Under the Bayou Moon by Valerie Fraser Luesse is a captivating journey to 1940s rural Louisiana. I was drawn in from the beginning and felt as though I had been transported in time and place.
From the back cover: When Ellie Fields accepts a teaching job in a tiny Louisiana town deep in bayou country in 1949, she knows her life will change–but she could never imagine just how dramatically.
Though rightfully suspicious of outsiders, who have
threatened both their language and their unique culture, most of the residents come to appreciate the young and idealistic schoolteacher, and she’s soon teaching just about everyone, despite opposition from both the school board and a politician with ulterior motives. Yet it’s the lessons Ellie herself will learn–from new friends, a captivating Cajun fisherman, and even a legendary white alligator haunting the bayou–that will make all the difference. Take a step away from the familiar and enter the shadowy waters of bayou country for a story of risk, resilience, and romance.
I enjoyed how the author illustrated what life was like in the bayou while also incorporating history – things that most people probably don’t know unless you grew up in Louisiana. Without spoiling anything, I will just say that I came away with a greater appreciation for Cajun people, for sure. I also loved the main characters for such different reasons – she made them so realistic and flawed while also endearing us to them. I felt as though I was part of their fight and even dreamt about it that night. Most of all, I loved the character of Ellie – her determination was empowering and such a great example of how we can all make a big difference in the lives of those around us.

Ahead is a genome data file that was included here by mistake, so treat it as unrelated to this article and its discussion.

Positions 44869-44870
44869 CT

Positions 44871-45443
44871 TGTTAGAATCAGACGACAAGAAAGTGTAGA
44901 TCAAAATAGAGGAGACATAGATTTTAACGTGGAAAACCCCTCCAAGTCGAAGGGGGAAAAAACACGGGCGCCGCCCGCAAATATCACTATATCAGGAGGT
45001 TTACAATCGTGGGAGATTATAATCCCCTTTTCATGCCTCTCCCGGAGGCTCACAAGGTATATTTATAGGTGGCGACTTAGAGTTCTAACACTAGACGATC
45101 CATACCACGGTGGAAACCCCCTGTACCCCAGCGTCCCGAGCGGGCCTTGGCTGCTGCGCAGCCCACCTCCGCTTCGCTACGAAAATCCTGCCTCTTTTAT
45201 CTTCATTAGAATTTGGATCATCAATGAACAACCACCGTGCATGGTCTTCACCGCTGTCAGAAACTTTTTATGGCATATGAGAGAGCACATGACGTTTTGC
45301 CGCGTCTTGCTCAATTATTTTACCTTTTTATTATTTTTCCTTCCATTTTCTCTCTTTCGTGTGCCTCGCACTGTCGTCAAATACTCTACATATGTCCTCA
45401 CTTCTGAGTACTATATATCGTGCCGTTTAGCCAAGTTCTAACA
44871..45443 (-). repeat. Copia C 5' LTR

Under the Bayou Moon has a little of everything – culture, romance, history, tragedy, and perseverance. It will take you on a mental vacation through the bayou and you just may be better for it.
One thought on “Book Review: Under the Bayou Moon”
Interesting, Lesa. Thanks for sharing this. Your summary reminds me of a book that was life changing for us here in this house: “The Noticer” by Andy Andrews which fictionally yet seemingly realistically portrayed Orange Beach, Alabama and situations there.
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